And you can see from the diagram that it does: it's parsed as a union query with the right side being an intersection query, rather than as an intersection query with the left side being a union query.

The Evaluator

Compared to the parser, this is downright simple. All we're going to do is take the nodes in the parse tree that Dhaka builds for us and generate the right Ruby code for them.

A little bit about what I want to build:

I have a big heap of files, remember, and I want to sift through them. What I'd like to do is have something that I can pass a string to ("a or b and c") and get back a Proc that I can run on a file:
Proc.new do |file|
  file.has_tag?('a') or file.has_tag?('b') and file.has_tag?('c')
end

So, I want to generate a little bit of code for each kind of sentence in the grammar. The "start" sentence would generate the "Proc.new" part, then whatever its child is, then "end". The "intersection" sentence would generate whatever its left child is, then "and", then whatever its right child is. And so on.

Here's part of the evaluator I have:
class QueryEvaluator < Dhaka::Evaluator
  self.grammar=QueryGrammar

  define_evaluation_rules do
    for_start do
      emit "Proc.new{|file|"
      evaluate child_nodes[0]
      emit "}"
    end

    for_intersection do
      evaluate child_nodes[0]
      emit "and"
      evaluate child_nodes[2]
    end

    for_number do
      child_nodes[0].token.value
    end

    for_presence do
      sym=child_nodes[0].token.value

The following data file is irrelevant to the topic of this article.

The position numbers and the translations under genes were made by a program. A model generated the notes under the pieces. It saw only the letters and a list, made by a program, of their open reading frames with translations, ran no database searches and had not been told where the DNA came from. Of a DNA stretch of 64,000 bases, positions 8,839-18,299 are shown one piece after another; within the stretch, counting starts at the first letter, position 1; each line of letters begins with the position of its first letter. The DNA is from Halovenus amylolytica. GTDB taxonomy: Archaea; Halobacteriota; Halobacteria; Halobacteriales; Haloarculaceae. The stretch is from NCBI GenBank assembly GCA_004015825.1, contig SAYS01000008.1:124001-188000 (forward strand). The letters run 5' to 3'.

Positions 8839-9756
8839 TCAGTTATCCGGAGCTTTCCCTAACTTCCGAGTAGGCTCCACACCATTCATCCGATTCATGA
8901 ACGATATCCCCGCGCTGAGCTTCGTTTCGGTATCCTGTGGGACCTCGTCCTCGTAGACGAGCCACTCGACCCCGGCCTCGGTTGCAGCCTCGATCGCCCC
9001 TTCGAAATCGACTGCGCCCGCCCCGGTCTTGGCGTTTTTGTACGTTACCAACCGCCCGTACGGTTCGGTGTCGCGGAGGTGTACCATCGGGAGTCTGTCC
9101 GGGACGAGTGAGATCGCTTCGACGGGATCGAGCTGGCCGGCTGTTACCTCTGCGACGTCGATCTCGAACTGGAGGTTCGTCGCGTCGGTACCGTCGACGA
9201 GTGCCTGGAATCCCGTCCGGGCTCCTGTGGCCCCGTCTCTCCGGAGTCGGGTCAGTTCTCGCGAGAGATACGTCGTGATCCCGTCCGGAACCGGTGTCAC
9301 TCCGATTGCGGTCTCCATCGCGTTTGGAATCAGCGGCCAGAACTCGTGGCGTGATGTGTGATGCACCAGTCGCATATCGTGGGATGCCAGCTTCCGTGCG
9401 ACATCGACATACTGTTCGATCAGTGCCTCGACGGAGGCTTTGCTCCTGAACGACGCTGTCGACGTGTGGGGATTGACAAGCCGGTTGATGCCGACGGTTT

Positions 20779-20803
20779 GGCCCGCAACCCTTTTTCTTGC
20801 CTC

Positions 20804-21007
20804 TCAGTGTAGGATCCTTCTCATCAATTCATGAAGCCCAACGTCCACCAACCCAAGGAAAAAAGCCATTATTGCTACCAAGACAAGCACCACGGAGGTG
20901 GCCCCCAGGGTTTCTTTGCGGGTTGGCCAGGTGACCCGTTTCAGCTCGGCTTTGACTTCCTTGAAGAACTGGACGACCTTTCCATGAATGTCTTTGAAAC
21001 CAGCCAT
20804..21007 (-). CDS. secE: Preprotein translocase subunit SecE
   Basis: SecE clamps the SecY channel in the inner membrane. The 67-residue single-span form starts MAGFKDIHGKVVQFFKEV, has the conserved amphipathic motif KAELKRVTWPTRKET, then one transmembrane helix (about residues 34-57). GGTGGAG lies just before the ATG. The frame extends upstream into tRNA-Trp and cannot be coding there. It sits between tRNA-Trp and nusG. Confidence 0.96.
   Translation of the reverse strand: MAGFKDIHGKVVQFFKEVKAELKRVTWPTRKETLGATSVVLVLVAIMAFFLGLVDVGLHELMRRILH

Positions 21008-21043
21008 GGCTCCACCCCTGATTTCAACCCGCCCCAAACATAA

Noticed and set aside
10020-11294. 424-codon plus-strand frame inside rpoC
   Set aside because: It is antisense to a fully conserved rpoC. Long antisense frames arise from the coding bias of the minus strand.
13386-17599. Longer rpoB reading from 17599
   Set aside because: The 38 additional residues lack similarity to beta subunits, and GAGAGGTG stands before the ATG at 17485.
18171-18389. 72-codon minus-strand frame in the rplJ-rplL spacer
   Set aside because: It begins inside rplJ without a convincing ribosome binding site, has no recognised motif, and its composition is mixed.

emit "file.has_tag?('#{sym}')"
    end

    ### ...Several handlers skipped...
  end
end

"emit" is just a function that builds up a big string. At the end, I eval the string, and I have my Proc!

Strings

Well, almost. One last bit.

I decided that dealing with strings, quoting and escaping and such in the generator, was too much of a pain. So, the for_string handler is a little strange:
for_string do
  idx=add_string child_nodes[0].token.value
  "strings[#{idx}]"
end

I store all the literal strings in a big table that I call "strings". I generate the Proc inside a function that has this table as a local variable, so it gets stuck in the Proc's closure.

Tying it all together

I just need to write a little function that will use the generator to make a Proc, like so:
def evaluate_query str
  tree = QueryParser.parse(QueryLexer.lex(str))
  evaluator = QueryEvaluator.new
  evaluator.evaluate(tree)
  strings = evaluator.strings
  eval(evaluator.function_text)
end

Then I can run it on all my files:
query = evaluate_query("a or b and c")
Files.all.delete_if{|file| !query.call(file) }

And finished!

So, what does Dhaka do better than lex/yacc?

First off, it's all Ruby. No weird code generation step, no different file formats, it just slots neatly into your program.

Second, because it's Ruby, you don't need to care about malloc or free. Doing anything in C is a huge pain because of this, and parsers are even worse because you're trying to build a large structure (the parse tree) across function calls.

But the main benefit is that it builds the parse tree for you, and even draws a diagram of it. That's like a whole step that you don't have to deal with, and another step that becomes so much easier to debug.